To assume God’s will is futile and quite frankly, I think pretty obnoxious. In fact, it’s a very papal concept, and I think that many of us can agree about the presumptuousness of the papal notion of being God’s mouthpiece on earth. Hey, maybe that’s what God had in mind when He told Mohammed in verse 80 that this was a problematic thing to do – to know that you weren’t going to burn because God had supposedly promised certain things. Of course, I wouldn’t presume to know that because I don’t think that anyone can know God’s will…especially when that will coincides so eerily with our own.

Follow up

What do you think of these verses? What do you think of assuming that we know what God wants? Can you help me answer some of the questions I posed here?

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The Cow 72-82

72. Remember when you killed a man and blamed each other for the deed, God brought to light what you concealed. 73. We had pronounced already: “Slay (the murderer) for (taking a life).” Thus God preserves life from death and shows you His signs that you may understand. 74. Yet, in spite of this, your hearts only hardened like rocks or even harder, but among rocks are those from which rivers flow; and there are also those which split open and water gushes forth; as well as those that roll down for fear of God. And God is not negligent of all that you do. 75. How do you expect them to put their faith in you, when you know that some among them heard the word of God and, having understood, perverted it knowingly? 76. For when they meet the faithful, they say: “We believe;” but when among themselves, they say: “Why do you tell them what the Lord has revealed to you? They will only dispute it in the presence of your Lord. Have you no sense indeed?” 77. Do they not know that God is aware of what they hide and what they disclose? 78. Among them are heathens who know nothing of the Book but only what they wish to believe, and are only lost in fantasies. 79. But woe to them who fake the Scriptures and say: “This is from God, so that they might earn some profit thereby; and woe to them for what they fake, and woe to them for what they earn from it! 80. Yet they say: “the Fire will not touch us for more than a few days.” Say: “Have you so received a promise from God? Then surely God will not withdraw His pledge. Or do you impute things to God of which you have no knowledge at all?” 81. Why, they who have earned the wages of sin and are enclosed in error, are people of Hell, where they will abide forever. 82. But those who believe and do good deeds are people of Paradise, and shall live there forever.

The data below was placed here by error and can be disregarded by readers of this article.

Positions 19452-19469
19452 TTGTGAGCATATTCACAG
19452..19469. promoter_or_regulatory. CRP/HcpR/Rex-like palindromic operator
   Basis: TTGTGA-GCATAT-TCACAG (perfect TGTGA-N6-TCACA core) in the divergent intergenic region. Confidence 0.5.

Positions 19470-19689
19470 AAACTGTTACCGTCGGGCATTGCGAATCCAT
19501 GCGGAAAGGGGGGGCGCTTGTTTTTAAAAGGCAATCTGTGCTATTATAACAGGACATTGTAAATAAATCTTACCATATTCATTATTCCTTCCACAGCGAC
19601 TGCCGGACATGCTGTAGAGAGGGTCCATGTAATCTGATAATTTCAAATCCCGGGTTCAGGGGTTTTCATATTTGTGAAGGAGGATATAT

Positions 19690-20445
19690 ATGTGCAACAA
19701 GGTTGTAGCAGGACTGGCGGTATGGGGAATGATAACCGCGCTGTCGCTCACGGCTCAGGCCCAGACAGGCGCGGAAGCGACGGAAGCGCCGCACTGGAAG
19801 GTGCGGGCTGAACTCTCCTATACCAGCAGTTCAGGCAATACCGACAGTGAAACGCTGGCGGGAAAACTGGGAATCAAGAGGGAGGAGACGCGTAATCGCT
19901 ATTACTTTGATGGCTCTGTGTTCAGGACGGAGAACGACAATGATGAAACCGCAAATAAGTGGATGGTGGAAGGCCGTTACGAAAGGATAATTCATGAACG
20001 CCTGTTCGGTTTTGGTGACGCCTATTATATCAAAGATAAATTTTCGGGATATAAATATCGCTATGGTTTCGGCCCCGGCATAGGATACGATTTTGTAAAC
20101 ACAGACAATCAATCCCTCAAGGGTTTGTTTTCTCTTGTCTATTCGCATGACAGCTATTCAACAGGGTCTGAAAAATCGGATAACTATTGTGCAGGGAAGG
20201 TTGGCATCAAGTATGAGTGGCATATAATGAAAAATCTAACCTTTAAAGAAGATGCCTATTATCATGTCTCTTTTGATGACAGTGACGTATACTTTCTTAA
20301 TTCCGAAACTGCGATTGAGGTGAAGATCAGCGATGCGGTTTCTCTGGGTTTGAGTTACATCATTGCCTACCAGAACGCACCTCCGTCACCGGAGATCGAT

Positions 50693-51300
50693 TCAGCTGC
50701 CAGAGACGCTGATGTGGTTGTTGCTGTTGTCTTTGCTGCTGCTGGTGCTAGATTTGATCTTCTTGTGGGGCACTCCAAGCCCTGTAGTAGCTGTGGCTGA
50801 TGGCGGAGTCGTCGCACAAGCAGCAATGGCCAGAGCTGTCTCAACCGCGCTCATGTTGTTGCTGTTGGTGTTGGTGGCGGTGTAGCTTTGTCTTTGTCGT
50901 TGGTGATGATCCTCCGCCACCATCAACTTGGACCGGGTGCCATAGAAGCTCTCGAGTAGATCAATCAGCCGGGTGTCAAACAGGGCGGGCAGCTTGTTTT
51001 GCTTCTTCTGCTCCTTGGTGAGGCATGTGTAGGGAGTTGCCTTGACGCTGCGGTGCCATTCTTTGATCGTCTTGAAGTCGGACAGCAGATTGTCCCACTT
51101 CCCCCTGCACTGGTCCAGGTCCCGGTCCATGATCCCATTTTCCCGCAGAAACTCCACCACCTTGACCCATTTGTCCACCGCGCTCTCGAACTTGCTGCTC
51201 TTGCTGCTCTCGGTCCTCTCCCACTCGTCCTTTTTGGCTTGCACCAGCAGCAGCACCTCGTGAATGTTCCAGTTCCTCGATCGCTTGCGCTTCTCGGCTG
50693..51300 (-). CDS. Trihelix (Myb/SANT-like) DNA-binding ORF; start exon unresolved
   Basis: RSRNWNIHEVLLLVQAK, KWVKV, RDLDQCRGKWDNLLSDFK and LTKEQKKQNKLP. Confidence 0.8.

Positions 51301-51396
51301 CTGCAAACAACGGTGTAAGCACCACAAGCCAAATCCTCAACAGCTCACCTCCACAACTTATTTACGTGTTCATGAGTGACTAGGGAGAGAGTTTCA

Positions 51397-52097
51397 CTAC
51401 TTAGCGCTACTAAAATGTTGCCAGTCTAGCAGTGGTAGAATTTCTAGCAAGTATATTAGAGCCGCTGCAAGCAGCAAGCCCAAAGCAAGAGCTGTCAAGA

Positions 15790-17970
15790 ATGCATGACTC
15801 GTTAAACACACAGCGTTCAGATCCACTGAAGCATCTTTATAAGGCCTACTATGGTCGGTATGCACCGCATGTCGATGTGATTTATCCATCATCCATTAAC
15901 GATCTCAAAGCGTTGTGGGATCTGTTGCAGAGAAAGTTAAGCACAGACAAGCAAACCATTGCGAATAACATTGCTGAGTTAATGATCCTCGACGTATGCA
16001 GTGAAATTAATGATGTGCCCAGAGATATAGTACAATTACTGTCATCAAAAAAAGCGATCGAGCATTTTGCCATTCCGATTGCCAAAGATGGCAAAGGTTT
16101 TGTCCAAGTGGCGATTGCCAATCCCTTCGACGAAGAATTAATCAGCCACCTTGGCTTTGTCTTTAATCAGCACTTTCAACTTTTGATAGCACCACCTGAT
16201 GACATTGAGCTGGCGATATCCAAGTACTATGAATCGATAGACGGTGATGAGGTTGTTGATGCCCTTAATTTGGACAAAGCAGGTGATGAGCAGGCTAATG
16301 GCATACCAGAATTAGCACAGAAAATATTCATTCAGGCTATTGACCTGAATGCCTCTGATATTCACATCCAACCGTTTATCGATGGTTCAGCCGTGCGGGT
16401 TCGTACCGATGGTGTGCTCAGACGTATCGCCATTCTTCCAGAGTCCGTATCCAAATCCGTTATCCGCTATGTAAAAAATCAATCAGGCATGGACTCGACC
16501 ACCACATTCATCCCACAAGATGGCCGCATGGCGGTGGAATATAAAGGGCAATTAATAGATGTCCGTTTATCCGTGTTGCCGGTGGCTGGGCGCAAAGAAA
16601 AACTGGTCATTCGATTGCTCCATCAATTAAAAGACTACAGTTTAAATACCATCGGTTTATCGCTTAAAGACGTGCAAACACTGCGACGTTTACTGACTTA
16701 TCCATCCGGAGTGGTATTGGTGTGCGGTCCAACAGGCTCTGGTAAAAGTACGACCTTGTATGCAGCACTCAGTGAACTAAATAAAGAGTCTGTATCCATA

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6 Responses

  1. Verse 78 then produces this notion in a most forward fashion by connecting it to the Book (the Bible) and those who know nothing about it in actual fact (I wonder if this is meant to mean all Jews, or focus on the rabbis, or simply any Jew who doesn’t follow the Book with good intentions or something else) and only that which they wish to believe. Are the fantasies referring to the rabbinic laws or some less specific set of perversions?

    First, I don’t think the verse applies to all Jews, nor should it even focus necessarily on rabbis. I think it applies to a certain class of Jews, more or less your third grouping. The last sentence of the verse I think is poorly translated (“Among them are heathens…”). Yusuf Ali translates, “And there are among them illiterates…”, which is corroborated by Ibn Kathir. The illiterates, not being able to read the actual contents of the Book (in this case, the Tawrah), make conjectures as to what’s said according to their own desires. This kind of behavior is condemned quite a few times in the Qur’an and doesn’t apply solely to the Jews. In fact, I think this type of behavior is quite common today among all sorts of people; one more reason then why Muslims try to avoid bida (religious innovation) at all costs.